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Harbour History Ship-to-Shore
Curated by Ben Holthof
In the mid 1800’s, the Harbour was the only way to bring a large amount of goods into what is now Owen Sound. This city grew and became what it is as a result of the marine traffic in and out of our harbour.
The history of the Owen Sound harbour as a functioning port started in 1844 when Mr. W.C. Boyd built a wharf out in the bay. There was a shallow sand bar that crossed the mouth of the Sydenham river preventing ships to dock closer to town. In 1860 this sandbar was removed and ships were able to dock right in town. This change allowed the community of Sydenham to grow rapidly.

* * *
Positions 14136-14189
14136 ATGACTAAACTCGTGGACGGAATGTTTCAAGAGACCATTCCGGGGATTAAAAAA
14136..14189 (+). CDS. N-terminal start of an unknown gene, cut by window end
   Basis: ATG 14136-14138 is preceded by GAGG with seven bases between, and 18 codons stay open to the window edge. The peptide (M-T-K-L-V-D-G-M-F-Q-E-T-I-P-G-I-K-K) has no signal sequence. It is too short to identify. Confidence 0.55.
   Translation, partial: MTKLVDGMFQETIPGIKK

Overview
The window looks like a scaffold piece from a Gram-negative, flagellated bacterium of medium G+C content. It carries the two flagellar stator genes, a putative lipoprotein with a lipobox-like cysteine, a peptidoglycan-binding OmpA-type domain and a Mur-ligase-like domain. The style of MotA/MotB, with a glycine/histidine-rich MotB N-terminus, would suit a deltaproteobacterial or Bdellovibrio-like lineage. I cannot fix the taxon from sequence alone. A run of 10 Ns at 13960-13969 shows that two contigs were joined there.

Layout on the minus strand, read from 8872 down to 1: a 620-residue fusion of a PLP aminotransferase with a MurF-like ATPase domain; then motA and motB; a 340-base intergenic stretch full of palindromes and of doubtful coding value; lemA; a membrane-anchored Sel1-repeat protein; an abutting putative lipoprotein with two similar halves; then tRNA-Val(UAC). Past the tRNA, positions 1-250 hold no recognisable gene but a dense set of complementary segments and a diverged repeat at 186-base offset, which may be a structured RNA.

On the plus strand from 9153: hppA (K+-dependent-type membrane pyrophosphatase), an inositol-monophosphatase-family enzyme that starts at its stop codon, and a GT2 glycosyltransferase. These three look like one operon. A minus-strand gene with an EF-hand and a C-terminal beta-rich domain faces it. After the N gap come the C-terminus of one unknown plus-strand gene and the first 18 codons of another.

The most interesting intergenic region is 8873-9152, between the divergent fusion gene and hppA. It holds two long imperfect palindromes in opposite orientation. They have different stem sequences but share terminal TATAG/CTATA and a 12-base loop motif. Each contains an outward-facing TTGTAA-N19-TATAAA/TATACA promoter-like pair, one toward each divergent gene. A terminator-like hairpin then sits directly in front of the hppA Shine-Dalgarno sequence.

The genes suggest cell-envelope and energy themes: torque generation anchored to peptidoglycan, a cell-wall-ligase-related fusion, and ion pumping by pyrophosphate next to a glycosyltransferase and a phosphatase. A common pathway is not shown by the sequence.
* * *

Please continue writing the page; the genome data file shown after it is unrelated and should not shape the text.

Over the years many industries were established on the shores of the Owen Sound Harbour. The railroads also came to Owen Sound to make use of the port. By 1884 the Canadian Pacific Railway was running both ships and trains in and out of Owen Sound.
Most of the industries that have used the harbour are gone now, but the Great Lakes Elevator Co. and Miller Cement continue to use the Harbour today.
With the loss of large industries in Owen Sound, the focus on our waterfront has moved towards recreation and tourism. Fishing has always been popular in Georgian Bay. In the last several years the Sydenham Sportsmans Association has held the Owen Sound Salmon Spectacular fishing derby on the shores of the harbour.
The Owen Sound Waterfront and harbour in particular have always been, and continue to be, significant for the community of Owen Sound.